The Breakfast Club Doesn't Like Black Women...
There’s a thin line between ignorance that comes as a result of a lack of access to information and ignorance that comes by one's choice to stand planted in their lack of knowledge in order to create controversy and fake-rage. Power 105.1’s the Breakfast Club has reached this dangerous grey area and I won’t be around to see what comes of it.
I’ve been watching the Breakfast Club since 2013. I can recall the exact episode that got me hooked on the trio team of messiness that stole my heart. I was running late for one of my classes and from the moment I walked into the room, I could feel the class buzzing about this interview with a rapper you may know as Kanye West. I thought to myself, “What is a ‘Breakfast Club’ and why is this the first I’m hearing of it?’” Needless to say, I anxiously awaited dismissal so I could sprint back to my room and see what all the hype was about.
It was the first time I actually heard Kanye speak in his new negro voice as Charlamagne ripped him, his marriage, and music into shreds; calling our dear Yezzus “whack,” declaring his Bound 2 video, “trash,” and basically deeming him everything but a child of God.
In essence, that one interview could pretty much tell you all you need to know about the nationally syndicated radio show and why it has become such a cultural stable and destination for artists, political figures, and influencers:
As someone who aspires to make a living off of storytelling, I wouldn’t be a student of the game if I didn’t study the Breakfast Club and its hosts’ interviewing styles as an example for how I should and shouldn’t carry myself.
And despite the show’s many achievements and overall success, I can’t continue to ignore a reoccurring trend in the show’s formatting: the silencing of Black women.
This isn’t just because of the recent Mo’Nique interview either, although it does further prove my stance.
What I’ve observed about one of the hosts, in particular, Charlamagne, is that he’s a very pull-yourself-up-by-the-boot-straps kind of person. I’m forced to assume that his life's mantra is now, “If Cardi B did it, then so can you.”
Remember back when Charlamagne released the following toxic tweet into the interwebs, sharing how:
Well, two years have passed since those words were spewed out into the world, and yes, this has been proven to be a wildly false claim.
I would like to point out that yes, there have been a number of Black women on the show since that tweet went viral. However, for the BW who have appeared as guests and happen to be just a little bit more opinionated or less tolerant of the perpetual bullying that occurs, there’s a great deal of tone policing and gaslighting that takes place by the male co-hosts; thus silencing the voice they claim to be giving them in the first place.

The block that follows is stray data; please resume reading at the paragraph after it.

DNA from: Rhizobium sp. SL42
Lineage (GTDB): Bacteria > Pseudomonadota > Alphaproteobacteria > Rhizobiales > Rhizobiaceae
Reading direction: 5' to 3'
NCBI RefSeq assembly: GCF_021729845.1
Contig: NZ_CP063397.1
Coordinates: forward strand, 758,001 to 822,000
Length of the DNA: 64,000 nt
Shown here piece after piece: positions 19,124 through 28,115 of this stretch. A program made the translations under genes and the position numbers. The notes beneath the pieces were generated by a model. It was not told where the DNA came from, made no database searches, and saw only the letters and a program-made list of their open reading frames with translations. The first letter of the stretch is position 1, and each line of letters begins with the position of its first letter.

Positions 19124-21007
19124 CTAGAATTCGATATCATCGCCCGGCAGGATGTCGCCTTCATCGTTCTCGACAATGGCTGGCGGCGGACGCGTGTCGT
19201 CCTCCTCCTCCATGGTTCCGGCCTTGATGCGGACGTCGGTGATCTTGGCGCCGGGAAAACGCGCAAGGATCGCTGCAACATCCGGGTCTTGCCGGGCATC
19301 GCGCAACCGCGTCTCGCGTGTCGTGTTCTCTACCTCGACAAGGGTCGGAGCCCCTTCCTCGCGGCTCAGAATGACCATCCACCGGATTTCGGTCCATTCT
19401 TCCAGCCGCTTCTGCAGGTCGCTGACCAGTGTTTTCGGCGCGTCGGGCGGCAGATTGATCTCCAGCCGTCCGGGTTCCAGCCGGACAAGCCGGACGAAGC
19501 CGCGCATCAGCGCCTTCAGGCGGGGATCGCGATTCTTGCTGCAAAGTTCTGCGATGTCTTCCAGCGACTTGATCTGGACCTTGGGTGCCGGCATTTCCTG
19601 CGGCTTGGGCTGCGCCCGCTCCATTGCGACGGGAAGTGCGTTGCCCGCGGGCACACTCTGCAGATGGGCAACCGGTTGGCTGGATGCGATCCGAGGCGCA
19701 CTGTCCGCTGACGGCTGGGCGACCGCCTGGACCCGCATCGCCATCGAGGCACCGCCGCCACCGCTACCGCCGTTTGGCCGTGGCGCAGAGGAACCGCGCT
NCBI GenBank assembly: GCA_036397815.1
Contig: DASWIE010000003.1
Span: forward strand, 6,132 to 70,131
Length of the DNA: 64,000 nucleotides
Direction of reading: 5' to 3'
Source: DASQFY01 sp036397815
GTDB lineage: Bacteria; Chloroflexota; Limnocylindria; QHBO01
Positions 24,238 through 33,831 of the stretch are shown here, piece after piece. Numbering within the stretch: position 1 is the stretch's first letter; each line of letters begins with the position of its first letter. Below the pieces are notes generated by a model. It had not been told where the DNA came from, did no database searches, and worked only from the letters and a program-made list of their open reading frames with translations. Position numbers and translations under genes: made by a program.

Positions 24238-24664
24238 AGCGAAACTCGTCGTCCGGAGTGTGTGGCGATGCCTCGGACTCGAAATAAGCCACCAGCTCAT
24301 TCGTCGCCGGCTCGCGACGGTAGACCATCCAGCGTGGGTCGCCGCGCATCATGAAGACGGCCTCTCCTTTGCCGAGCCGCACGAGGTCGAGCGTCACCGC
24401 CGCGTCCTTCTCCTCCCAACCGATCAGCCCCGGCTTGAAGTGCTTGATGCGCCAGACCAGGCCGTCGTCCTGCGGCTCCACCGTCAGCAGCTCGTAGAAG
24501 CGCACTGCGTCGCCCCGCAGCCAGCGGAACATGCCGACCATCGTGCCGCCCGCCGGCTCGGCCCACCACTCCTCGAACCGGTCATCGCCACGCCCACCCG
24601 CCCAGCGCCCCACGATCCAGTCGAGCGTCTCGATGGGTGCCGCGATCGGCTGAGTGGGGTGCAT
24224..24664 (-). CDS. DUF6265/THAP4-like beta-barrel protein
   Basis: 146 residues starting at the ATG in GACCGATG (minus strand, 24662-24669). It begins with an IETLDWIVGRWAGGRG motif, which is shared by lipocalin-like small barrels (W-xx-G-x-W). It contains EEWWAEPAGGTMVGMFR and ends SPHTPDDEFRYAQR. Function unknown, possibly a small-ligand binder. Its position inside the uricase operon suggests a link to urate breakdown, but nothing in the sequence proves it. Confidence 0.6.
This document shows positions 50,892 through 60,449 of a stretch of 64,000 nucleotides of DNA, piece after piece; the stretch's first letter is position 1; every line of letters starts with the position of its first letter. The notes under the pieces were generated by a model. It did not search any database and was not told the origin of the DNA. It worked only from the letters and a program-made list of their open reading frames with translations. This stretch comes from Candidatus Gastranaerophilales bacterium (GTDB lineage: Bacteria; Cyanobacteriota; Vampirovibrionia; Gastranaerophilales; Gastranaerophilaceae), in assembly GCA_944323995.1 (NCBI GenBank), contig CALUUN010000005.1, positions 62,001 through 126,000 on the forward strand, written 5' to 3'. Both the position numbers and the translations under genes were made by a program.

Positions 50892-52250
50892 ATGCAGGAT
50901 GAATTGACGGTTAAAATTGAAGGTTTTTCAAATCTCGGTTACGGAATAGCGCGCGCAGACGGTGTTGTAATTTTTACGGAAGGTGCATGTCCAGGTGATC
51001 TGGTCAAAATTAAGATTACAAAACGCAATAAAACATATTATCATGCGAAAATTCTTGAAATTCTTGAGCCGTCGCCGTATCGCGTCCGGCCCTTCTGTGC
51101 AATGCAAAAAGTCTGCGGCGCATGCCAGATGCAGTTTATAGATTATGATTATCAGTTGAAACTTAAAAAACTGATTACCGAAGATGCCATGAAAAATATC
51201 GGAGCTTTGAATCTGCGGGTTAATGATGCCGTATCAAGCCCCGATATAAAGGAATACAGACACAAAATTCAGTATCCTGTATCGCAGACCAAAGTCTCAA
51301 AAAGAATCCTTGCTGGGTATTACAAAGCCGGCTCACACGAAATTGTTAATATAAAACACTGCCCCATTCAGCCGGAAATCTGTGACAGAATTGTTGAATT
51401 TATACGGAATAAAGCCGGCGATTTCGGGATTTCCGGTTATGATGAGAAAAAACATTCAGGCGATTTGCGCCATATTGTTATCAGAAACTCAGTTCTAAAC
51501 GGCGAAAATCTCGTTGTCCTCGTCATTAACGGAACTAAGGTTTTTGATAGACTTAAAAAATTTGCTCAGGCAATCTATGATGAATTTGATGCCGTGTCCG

I’ll be the one to say, the Breakfast Club doesn’t care about Black Women.
For instance: Amara La Negra. I remember watching in sheer horror as DJ Envy and Charlamagne disregarded her experiences with colorism in the music industry as a dark-skinned Afro-Latina, showed an immense lack of interest in her words, while over-talking both La Negra and Angela Yee to ensure that their mansplaining could be heard. The cringe-worthy and pure reckless nature of the interview took me to a point of no return...
Or so I thought.
You see, when I met Charlamagne last year, one of the lessons he shared with me about conducting a good interview was to listen more than you speak, but as I watched his tit-for-tat exchange with Mo’Nique (and I keep referring to him because, let’s face it, he’s the one who carries the interviews), I was disappointed to see him not practice what he so earnestly preached. Or maybe his idea of "listening" is to tune in for loopholes to reiterate his own point, without being open to a shifted perspective, but hey, you'd have to ask him.
This doesn’t discount the fact that some of the greatest interviews that have taken place in the last 8 years were in those black rolling chairs, but this squadron of DJ’s have proven that they simply do not have the bandwidth or depth to carry complex conversations that go beyond the surface of pure entertainment.
There needs to be more research done on the part of the personalities, period. I’ve watched interviews where they ask questions to the guests that even I knew the answers to. Point is, if they’re not interested enough to do the proper research, don’t waste these artists/influencers’ time bringing them on the show. It’s disrespectful.
Also, I would love to see Angela Yee stand up and speak up. I know she works in a male-dominated work environment, and most of us understand just how difficult that can be, but the Breakfast Club is just as much Yee’s show as it is Charlamagne’s and Envy’s. The fact that when you have women like K. Michelle and Bernice Burgos are invited to the show only to then come at Yee sideways, as Envy and Charlamagne watch in a daze, is pretty pathetic.
And quite frankly, I don’t want Charlamagne, Envy or Angela Yee to represent “us.” They’ve proven to be unqualified.
Before you go: Here are some alternative music/pop cultural shows to tune into if you need a break from or are giving up the Breakfast Club all together:
Let me know where you stand on this topic in the comments below!